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Svenja Fischer

Sketch notes: A smarter way to scribble

Picture this: You’re sitting in a meeting, at your fingertips those old-school staples, a pen and a notepad, or if you’re more digitally inclined, a laptop. To capture everything being said, you listen attentively and write everything down – while sharing your thoughts from time to time. Nobody ever said meetings would be easy.

When the meeting adjourns, you’re left with piles of paper that you – in all sincerity – will probably never look at again. Your scribbled notes are unlikely to win any penmanship awards – there’s no time for calligraphy with so much multitasking to do – so they clutter up your desk until your next clean-up, when the desktop mess goes straight into the bin.

Armed with a pen, charm and nifty artworks, Juliane Pilster shows her TRUMPF colleagues that there is another way. She doesn’t take notes at meetings; she doodles. Her ‘sketch notes’ not only save paper, they also etch their way into her mind. “When I draw what’s spoken, I find it easier to understand correlations and remember. It’s how I summarize content, distill things down to the essentials, and connect images. This way, I can capture the atmosphere alongside the facts.” These visuals change the way we think and inspire the imagination.

You don't have to be good at painting for sketching, knows Juliane Pilster from TRUMPF.

It’s all in the name

Sketch notes are exactly what the name suggests – visual notes. These graphical renderings incorporate pictures, structural objects and even a few words here and there. Perhaps the earliest adopters were the Paleolithic artists that left their mark on caves. User experience designers – the people who develop apps and GUIs – hauled visual note-taking from the Stone Age into the digital age to draw, sketch and diagram their ideas. It’s said that Twitter was brainstormed with sketch notes.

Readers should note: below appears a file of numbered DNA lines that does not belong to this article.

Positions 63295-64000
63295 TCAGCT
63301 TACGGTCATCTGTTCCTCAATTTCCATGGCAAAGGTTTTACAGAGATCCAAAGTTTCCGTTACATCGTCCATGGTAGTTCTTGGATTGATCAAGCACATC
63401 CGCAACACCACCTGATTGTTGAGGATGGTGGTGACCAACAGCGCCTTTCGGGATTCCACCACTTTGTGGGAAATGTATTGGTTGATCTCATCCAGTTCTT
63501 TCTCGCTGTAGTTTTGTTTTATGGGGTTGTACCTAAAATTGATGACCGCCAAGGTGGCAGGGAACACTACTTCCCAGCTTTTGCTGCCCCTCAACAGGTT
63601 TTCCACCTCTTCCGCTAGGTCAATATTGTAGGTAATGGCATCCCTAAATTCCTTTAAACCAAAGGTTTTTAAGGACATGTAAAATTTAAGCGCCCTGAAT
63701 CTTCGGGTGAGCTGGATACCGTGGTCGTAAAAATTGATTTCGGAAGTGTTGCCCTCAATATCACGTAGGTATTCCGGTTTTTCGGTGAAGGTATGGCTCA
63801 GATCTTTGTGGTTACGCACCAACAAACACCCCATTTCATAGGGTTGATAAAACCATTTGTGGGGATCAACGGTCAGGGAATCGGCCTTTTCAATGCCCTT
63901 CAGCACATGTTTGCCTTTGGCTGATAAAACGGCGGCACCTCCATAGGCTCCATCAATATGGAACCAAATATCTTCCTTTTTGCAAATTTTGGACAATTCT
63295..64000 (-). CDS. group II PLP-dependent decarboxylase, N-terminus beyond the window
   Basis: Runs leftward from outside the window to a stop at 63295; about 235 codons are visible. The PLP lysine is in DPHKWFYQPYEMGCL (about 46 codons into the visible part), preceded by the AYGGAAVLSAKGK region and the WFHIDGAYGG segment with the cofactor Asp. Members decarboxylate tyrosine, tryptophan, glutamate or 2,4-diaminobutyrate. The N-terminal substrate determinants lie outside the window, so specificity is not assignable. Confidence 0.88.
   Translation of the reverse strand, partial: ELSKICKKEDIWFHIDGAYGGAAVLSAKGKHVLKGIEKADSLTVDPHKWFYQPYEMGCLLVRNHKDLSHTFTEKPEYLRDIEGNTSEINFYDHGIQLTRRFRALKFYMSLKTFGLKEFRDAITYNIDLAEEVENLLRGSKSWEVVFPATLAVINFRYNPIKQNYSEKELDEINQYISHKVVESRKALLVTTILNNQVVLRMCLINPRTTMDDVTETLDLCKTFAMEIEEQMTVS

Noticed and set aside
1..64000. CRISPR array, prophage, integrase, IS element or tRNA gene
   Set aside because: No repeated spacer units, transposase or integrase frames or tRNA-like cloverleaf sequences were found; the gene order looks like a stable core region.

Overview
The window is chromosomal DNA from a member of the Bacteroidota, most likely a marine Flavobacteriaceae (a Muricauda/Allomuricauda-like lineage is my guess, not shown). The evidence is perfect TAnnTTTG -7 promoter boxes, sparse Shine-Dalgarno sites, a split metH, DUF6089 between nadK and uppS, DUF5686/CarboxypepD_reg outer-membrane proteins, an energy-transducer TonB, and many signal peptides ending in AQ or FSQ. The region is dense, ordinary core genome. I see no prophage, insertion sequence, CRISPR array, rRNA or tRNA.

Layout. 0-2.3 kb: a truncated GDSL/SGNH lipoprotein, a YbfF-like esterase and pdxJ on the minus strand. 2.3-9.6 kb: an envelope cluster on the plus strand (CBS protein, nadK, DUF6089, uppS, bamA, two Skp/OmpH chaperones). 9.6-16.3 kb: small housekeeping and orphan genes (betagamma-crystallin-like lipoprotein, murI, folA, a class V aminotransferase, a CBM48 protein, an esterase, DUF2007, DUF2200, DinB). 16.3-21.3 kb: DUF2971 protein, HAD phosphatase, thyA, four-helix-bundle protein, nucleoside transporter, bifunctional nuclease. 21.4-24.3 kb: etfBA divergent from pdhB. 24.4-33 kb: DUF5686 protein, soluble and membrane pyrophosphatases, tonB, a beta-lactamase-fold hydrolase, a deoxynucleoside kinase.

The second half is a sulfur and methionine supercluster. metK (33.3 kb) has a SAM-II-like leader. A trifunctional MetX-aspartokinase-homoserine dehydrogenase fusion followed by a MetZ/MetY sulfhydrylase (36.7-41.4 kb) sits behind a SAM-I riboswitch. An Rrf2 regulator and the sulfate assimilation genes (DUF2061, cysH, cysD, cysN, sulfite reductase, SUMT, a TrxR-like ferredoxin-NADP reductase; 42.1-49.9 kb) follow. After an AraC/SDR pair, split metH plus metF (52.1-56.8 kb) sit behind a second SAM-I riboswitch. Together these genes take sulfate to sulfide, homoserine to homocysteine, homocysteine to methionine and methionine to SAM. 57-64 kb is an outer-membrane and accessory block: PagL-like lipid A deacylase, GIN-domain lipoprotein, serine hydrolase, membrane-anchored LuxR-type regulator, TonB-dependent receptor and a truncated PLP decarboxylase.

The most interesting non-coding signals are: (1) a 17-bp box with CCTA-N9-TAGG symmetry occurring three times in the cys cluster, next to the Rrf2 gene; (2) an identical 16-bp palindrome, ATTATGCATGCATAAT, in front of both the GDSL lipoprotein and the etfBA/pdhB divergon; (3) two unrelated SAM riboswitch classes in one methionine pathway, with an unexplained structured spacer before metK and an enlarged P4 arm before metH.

You can draw on whatever you like – flipcharts, postcards, or the obvious choice, a notepad. Pencils or ballpoint pens work fine, but markers add a colorful flourish. Pictures help visualize discussed topics in more vivid ways. And our artwork is more interesting than a semi-illegible scrawl, so we’re more inclined to go over our meeting notes.

Well drawn is half retained

Sketches come with another benefit. Images stick better in our minds, so you may not have to consult your picturesque notes as often to jog your memory about key information. So, why is sketching a better memory-jogger? We can look to the cognitive school of multimedia learning for answers. Its dual coding theory postulates that people remember information better when they hear and see it.


You don't have to be good at drawing for sketching, knows Juliane Pilster from TRUMPF.

Don’t worry about drawing skills

If you’re afraid of drawing like a ham-fisted toddler, don’t be. It doesn’t take Picasso-like skills to learn how to sketch notes. “I studied industrial engineering in the field of electrical engineering. And my mother says since my earliest childhood that I can't paint.,” says Juliane Pilster. It may be seem counterintuitive, but drawing really is a technical skill for her. “Where do I place the eyes, ears and mouth when I’m drawing a face? There are clear principles at work here that everyone can learn.” And as lovely as some of these artworks may be, sketch notes are not primarily art; they’re a tool to assist your brain.

Crayons and coloring fun can be useful even to a high-tech company like TRUMPF. Sketch notes are an excellent medium for portraying prototypes of new machines, fleshing out concepts for research projects, and rendering new ideas in visuals that are easy to grasp at a glance. “This is particularly helpful in transformational processes,” says Juliane Pilster, an agile software development manager at TRUMPF. She is responsible for creating a working environment in which the teams can work independently and undisturbed. “A picture doesn’t use complicated technical terms. Everyone can ‘read’ and understand it.”

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